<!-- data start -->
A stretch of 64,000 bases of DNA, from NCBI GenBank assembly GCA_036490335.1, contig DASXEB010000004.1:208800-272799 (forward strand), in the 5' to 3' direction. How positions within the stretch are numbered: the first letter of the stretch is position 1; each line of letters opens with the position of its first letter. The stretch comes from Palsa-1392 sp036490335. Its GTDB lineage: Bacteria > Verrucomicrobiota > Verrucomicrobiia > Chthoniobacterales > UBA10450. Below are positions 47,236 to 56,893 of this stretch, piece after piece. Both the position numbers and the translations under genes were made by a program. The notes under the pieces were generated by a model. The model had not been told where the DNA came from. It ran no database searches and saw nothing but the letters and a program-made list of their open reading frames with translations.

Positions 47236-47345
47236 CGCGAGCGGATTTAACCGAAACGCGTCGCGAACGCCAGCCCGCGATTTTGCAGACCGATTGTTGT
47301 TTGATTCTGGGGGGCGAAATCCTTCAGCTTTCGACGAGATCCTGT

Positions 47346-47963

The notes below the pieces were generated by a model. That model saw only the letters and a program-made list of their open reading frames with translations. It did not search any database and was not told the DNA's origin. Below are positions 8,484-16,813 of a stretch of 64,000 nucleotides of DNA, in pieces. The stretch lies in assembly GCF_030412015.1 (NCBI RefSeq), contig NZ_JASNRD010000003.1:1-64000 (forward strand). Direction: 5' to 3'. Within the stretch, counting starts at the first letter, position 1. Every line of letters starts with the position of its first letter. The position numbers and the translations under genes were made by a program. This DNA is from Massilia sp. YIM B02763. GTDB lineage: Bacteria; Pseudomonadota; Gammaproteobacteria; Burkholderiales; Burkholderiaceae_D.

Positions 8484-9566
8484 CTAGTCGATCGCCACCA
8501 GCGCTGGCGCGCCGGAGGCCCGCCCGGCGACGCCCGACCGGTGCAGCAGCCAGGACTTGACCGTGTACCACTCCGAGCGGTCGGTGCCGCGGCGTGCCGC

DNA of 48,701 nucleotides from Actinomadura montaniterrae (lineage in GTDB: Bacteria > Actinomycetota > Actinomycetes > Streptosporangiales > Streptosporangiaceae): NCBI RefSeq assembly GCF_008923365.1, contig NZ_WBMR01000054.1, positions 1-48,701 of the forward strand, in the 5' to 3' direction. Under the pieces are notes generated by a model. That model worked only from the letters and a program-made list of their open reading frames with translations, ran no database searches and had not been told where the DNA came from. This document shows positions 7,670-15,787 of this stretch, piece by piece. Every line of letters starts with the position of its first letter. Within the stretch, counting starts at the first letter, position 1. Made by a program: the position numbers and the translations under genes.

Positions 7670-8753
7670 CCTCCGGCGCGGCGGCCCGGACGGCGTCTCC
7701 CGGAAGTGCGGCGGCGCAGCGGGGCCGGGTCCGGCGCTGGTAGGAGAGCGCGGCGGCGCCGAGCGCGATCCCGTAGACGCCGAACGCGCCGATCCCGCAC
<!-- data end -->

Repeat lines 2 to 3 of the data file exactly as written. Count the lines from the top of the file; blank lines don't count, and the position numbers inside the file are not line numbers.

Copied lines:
Positions 47236-47345
47236 CGCGAGCGGATTTAACCGAAACGCGTCGCGAACGCCAGCCCGCGATTTTGCAGACCGATTGTTGT